Looker launches out of stealth with $2M to make manual SQL queries a thing of the past

By Michael Carney , written on March 6, 2013

From The News Desk

Businesses today are creating data at an ever increasing rate, whether they know how to make sense of it or not. For most attempting to use this data to inform business decisions, the departments that need this information can’t access it directly. Instead, financial, marketing, and operations executives typically rely on their engineering department to manually query databases to obtain desired insights. The cost of this strategy is both time and money.

Launching out of stealth today, Looker is a Santa Cruz startup that has created a new query-based Business Intelligence (BI) software platform to make data accessible to all parts of an organization. Today, the one-year-old company announced $2 million in Seed funding led by First Round Capital and PivotNorth Capital. Looker was founded by former LiveOps CTO, Netscape engineer, and noted programming language innovator Lloyd Tabb, along with Ben Porterfield and Keenan Rice.

“Insight into data is really going to change how we make business decisions every day,” says First Round’s Bill Trenchard. “What people don’t realize is that the people making day-to-day decisions need to have the right data at their fingertips, rather than rely on reports from analysts that are batch processed and distributed by email.”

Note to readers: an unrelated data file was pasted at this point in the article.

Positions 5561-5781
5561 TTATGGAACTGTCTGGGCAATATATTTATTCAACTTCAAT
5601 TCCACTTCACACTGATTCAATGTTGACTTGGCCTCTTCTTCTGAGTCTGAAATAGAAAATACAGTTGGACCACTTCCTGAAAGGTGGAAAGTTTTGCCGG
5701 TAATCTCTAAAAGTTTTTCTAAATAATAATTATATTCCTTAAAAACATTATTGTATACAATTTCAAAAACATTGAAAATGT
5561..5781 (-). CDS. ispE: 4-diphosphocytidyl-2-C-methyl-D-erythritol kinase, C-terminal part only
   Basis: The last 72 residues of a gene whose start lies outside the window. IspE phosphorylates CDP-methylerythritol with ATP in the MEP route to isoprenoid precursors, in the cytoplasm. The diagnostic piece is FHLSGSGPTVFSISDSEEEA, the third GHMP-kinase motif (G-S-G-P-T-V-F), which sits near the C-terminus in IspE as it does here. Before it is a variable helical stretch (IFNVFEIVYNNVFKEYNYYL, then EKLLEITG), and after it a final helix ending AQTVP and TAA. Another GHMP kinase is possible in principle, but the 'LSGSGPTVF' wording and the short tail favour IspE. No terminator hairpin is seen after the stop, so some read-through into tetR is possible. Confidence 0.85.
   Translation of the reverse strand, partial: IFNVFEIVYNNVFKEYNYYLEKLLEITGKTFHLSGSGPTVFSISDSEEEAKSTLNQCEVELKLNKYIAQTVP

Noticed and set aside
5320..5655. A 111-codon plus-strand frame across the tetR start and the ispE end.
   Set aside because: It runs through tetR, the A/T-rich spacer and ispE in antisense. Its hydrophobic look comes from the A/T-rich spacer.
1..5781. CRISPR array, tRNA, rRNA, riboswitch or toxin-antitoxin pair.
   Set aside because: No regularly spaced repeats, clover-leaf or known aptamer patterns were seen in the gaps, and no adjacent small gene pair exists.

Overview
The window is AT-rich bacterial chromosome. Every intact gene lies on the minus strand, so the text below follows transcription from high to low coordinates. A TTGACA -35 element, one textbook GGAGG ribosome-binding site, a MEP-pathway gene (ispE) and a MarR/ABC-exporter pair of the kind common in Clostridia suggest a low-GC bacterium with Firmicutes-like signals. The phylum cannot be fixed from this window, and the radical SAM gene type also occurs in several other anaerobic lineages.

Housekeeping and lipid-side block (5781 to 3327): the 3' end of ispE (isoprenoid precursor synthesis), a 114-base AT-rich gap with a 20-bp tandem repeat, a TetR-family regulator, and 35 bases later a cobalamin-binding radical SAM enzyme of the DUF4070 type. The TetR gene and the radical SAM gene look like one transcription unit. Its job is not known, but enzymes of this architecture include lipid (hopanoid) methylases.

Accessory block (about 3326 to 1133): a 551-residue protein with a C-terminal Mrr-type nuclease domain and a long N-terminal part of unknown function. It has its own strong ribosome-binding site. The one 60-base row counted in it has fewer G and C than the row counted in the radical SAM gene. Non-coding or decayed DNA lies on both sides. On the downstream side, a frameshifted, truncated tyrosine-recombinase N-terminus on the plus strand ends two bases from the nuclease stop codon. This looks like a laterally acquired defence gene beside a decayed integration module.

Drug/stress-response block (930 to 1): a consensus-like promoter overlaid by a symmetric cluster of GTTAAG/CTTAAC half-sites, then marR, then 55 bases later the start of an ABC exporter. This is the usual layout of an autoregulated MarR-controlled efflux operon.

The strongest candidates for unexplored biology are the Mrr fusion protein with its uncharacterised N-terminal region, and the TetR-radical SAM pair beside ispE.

Looker calls its query-based BI product the “sequel to SQL,” in that it relies on a new object-oriented modeling language called LookML to enhance the SQL programming language and allows users to perform deep analytics without knowing how to write code. Tabb compares Looker to a zoom lense which is still able to focus when viewing an image up close. Traditional BI tools, on the other hand, are more similar to wide angle fixed focus lense, in the CEO’s analogy, growing blurry when looking at information too closely.

“We’re huge believers in the power of SQL for analytics, but current Business Intelligence tools don’t empower it to be great,” the CEO says. “They are either too focused on static or parameterized dashboards, or are complex and laborious, requiring an army of engineers to implement."

Looker allows companies to track specific elements of their business in real time. For example, ecommerce users may track how often their users order, their average order size, the frequency with which they open an app, referral rates, and other performance indicators. While all this data was accessible previously, it was typically only available to management by request and via engineers. And when new insights were needed, it could take days for them to be available.

With Looker, the idea is that a non-technical marketing exec can extract their own data-driven insights and take corresponding action in real time based on the results. If average order size or referral rates are dropping, they can turn to sales data to determine why and take rapid action to correct the issue.